Why Social Media Marketing May Not Be Right For You

Last Updated May 18, 2010 12:47 PM EDT

While most big companies have or are thinking of having a social media strategy, Harvard Business School marketing professor John Deighton asks the show-stopper question:
"Don't rule out the possibility that social media just aren't for you. So far, much of what social media have done is quite mean-spirited. Could it be, one shudders to think, that these media are better at destroying value than creating it?"
Pointing out that the medium certainly bends the message, Deighton makes the argument that what wins eyeballs on social media is "pass along" material, stuff you share with friends and colleagues. Often times that content is "gotcha", sarcasm, or parody. Think the United Breaks Guitars YouTube video.

So to truly be effective, a social media strategy might require you to play by these rules, to skip the soaring rhetoric in favor of a damaging parody of your competitor. Is this the best way to communicate your brand values?

This is a great point. To be authentic, your branding has to be consistent with your core values as a company. So if you can't use social media in a bold, uniting, uplifting way, you might want to take a pass--at least for now.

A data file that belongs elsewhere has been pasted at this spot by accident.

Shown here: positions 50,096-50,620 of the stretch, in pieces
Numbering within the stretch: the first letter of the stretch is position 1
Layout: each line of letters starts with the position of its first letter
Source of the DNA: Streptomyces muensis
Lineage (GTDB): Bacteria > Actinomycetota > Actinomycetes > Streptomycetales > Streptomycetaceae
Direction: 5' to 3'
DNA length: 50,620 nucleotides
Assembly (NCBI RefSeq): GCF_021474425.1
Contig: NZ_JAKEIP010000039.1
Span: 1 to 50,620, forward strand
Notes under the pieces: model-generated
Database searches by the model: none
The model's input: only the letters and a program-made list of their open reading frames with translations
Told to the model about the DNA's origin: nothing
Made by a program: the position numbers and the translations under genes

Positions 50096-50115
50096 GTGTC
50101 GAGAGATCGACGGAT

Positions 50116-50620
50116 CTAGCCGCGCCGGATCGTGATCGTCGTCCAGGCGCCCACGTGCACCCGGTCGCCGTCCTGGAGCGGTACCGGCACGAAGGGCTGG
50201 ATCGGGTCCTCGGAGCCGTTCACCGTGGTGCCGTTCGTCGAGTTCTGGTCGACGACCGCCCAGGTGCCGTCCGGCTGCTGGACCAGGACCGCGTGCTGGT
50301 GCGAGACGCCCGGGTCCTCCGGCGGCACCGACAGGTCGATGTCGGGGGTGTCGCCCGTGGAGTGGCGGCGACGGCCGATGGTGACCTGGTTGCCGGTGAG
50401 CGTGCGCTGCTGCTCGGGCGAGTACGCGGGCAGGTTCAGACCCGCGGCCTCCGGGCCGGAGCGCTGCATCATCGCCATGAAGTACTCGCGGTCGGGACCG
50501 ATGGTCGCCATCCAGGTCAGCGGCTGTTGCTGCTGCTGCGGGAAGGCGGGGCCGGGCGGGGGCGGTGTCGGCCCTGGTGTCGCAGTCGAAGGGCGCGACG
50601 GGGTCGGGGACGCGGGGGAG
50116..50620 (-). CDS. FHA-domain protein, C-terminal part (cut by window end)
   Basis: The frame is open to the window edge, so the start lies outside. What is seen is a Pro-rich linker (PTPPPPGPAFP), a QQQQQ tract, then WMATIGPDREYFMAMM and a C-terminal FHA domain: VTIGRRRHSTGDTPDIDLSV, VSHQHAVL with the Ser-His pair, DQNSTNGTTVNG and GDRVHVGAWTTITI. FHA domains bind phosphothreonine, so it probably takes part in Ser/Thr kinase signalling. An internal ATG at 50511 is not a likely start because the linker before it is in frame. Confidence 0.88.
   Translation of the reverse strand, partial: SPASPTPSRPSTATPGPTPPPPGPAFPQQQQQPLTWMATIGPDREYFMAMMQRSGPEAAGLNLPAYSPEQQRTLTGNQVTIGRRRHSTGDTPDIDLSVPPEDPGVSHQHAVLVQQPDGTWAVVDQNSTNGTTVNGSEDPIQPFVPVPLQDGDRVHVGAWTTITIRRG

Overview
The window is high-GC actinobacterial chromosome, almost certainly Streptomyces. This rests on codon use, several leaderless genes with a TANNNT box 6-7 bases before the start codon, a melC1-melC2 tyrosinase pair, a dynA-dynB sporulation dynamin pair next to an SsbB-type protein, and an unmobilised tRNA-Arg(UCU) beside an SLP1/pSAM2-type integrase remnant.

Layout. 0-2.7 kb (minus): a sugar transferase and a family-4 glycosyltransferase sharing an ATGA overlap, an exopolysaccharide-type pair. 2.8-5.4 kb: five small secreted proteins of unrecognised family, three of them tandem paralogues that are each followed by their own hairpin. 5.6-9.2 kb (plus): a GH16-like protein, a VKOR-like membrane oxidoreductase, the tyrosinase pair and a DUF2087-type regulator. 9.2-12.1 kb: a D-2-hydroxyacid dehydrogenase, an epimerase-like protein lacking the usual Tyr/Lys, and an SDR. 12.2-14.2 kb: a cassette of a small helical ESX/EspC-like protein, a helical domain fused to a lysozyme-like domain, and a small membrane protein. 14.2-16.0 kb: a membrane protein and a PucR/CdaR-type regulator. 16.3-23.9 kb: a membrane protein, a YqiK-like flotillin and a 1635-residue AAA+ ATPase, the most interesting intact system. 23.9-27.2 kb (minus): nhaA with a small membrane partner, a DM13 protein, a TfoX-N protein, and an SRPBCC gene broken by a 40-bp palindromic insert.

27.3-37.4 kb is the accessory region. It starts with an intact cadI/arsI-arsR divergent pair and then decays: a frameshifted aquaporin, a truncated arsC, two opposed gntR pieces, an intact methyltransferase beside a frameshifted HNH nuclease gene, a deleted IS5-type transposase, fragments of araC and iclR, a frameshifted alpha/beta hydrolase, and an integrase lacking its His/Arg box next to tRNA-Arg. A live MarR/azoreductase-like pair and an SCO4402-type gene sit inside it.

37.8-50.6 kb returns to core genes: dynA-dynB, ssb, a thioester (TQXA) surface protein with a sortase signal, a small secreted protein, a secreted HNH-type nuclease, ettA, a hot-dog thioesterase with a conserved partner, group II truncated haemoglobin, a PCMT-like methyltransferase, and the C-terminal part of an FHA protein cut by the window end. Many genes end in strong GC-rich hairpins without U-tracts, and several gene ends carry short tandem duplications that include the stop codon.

Use this time to go to school, learn what works and doesn't work on social media, figure out who the trailblazers are and why they are successful. At the end of the day, however, all companies need to be savvy about social media, if for no other reason than to respond effectively the next time a YouTube rant against you goes viral.

Do you agree with Deighton's characterization of social media content as largely mean-spirited? Read his full post Brands and the Dark Side of Social Media on HBR.org then come back here and tell us how your social marketing campaign would break through that negativity.

  • Sean Silverthorne

    Sean Silverthorne is the editor of HBS Working Knowledge, which provides a first look at the research and ideas of Harvard Business School faculty. Working Knowledge, which won a Webby award in 2007, currently records 4 million unique visitors a year. He has been with HBS since 2001.

    Silverthorne has 28 years experience in print and online journalism. Before arriving at HBS, he was a senior editor at CNET and executive editor of ZDNET News. While at At Ziff-Davis, Silverthorne also worked on the daily technology TV show The Site, and was a senior editor at PC Week Inside, which chronicled the business of the technology industry. He has held several reporting and editing roles on a variety of newspapers, and was Investor Business Daily's first journalist based in Silicon Valley.